So starting in November, we string up some lights. And as our neighbors do the same, we drive around and check them out. We visit holiday displays and events in and around our town throughout the weeks leading up to Christmas. We sponsor a family who cannot afford to buy a holiday meal and gifts, we send out holiday cards, and we make ornaments and homemade presents to give to those we love.

All of that takes time, but that’s what I like about it. Doing Christmas this way means it’s bigger than December 25. It’s bigger than Santa. It’s about family and memories and hot chocolate and hand-made cards for our teachers to say thank you. It’s about seeing the happiness on someone else’s face when you hand them a special gift and making sure that those in need feel that same joy.

So if I get started on my list earlier than you do, that’s okay.

3. Christmas makes me a nostalgic, emotional mess, and I need to soak that in.

I’m pretty sure—no, I’m positive—that one of the reasons I love the holiday season so much is because of my mom. My parents didn’t have a lot of money, but Christmas was always big in our house. My mom lived for it, shopping year-round to get the best deals. Coupons, ads, black Friday shopping—she did whatever she had to do to ensure my sister and I had those big saucer-eyes and squeals of delight when we saw what Santa brought us. I know they probably couldn’t afford the Barbie Dream Store or the matching Cabbage Patch Dolls, but somehow they made it work. And it wasn’t just shopping that showed how much she lived for December 25. She, like me, began the festivities pretty early with her holiday decor.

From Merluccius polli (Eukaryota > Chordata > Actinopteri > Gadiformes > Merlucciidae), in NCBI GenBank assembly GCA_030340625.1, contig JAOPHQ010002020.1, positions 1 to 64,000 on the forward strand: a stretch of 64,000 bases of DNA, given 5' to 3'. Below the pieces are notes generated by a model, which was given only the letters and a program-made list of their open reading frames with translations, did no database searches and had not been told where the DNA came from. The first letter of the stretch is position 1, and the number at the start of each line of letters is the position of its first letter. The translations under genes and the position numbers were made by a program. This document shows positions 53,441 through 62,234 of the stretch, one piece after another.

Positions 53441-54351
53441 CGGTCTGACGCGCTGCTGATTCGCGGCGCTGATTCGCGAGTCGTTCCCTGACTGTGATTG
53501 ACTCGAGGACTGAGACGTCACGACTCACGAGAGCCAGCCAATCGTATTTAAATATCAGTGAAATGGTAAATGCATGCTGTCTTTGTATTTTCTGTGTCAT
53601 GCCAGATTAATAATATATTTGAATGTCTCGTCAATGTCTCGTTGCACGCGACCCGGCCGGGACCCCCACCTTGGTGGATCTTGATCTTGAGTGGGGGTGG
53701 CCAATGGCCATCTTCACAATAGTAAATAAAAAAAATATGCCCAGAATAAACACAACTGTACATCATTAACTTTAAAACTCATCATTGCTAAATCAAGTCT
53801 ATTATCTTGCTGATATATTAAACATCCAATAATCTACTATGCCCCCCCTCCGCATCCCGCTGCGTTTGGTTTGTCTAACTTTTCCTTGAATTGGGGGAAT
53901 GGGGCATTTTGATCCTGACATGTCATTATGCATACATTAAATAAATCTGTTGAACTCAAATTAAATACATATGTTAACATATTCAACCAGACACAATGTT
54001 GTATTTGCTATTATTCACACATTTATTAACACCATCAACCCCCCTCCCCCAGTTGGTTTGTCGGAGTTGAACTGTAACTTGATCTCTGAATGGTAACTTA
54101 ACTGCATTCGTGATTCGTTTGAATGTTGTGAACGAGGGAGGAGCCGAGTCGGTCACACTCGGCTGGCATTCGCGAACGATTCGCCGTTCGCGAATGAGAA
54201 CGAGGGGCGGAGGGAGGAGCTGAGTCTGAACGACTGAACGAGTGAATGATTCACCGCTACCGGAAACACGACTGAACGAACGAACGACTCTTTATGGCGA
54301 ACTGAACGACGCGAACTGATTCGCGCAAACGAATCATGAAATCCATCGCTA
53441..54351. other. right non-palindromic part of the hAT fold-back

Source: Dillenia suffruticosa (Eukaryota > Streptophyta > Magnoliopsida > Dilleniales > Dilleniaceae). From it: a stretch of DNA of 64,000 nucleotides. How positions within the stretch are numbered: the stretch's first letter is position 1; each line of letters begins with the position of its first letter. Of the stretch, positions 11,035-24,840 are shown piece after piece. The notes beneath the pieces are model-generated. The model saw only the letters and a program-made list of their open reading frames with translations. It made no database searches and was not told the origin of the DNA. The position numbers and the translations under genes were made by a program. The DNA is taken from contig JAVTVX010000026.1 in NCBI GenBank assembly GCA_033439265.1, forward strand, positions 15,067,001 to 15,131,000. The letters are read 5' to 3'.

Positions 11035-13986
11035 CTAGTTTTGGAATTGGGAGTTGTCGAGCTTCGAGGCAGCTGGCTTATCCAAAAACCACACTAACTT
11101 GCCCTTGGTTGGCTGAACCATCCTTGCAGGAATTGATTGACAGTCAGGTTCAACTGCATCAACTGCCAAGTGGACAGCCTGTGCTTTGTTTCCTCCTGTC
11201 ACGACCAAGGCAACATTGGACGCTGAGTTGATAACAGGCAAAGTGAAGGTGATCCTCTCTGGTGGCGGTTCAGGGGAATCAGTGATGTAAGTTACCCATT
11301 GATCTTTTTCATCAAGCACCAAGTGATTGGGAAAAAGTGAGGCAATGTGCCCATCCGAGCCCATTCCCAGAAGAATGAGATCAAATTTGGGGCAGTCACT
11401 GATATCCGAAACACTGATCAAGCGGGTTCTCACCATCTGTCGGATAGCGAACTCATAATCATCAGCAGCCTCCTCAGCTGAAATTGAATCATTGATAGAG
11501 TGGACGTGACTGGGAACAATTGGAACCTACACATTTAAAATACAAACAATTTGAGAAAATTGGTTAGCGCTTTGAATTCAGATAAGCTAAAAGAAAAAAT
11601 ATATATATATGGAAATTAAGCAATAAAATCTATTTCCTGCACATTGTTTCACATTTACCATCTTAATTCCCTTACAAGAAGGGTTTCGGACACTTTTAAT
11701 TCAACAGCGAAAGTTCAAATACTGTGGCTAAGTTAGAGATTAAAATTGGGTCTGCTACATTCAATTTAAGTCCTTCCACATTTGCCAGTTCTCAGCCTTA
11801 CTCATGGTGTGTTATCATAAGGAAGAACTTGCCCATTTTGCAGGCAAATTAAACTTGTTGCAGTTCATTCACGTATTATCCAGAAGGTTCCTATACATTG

So yeah, channeling my inner love for Christmas makes me feel a bit closer to my mother since I don’t get to see her as often as I’d like, and since I’m a busy mom myself now, watching for sales and fighting the crowds, so I can score the Hatchimal my daughter covets.

4. The outside matches the inside.

I live in a tundra known as Wisconsin where the groundhog doesn’t say “6 more weeks of winter!” on February 2. He says “6 more months!” So, extended and excessive holiday cheer warms my freezing ass bones when I’m carting my kids to hockey practice in -15 degree weather.

If you live somewhere where the kids don’t wear snow pants outside for recess for three straight months, then you can shut your trap and let me have this.

5. It makes me happy. The end.

I’m at the point in my life where unless I could potentially hurt someone else, I’m just going to do what makes me happy. And that list includes: watching Fixer Upper, eating chips, drinking dark beer, and listening to Christmas music for (at least) two straight months. Blasting Mariah Carey’s “All I Want for Christmas is You” in my kitchen the first week of November while making a gingerbread house with my kids impacts your fall experience in zero ways. So you worry about yourself, and I’ll do the same.

And it turns out, I’m not alone. According to an article to, psychologist Deborah Serani says that Christmas decorating “spikes dopamine, a feel-good hormone.” It really is good for the soul—studies prove it.

So if you fight the winter blues, you might want to try dragging those stockings out a few weeks earlier and switching to the holiday station on Pandora. And if you want to decorate cookies or sip some spiked eggnog while the kids make paper snowflakes, you’re welcome at my house as soon as the calendar flips to November.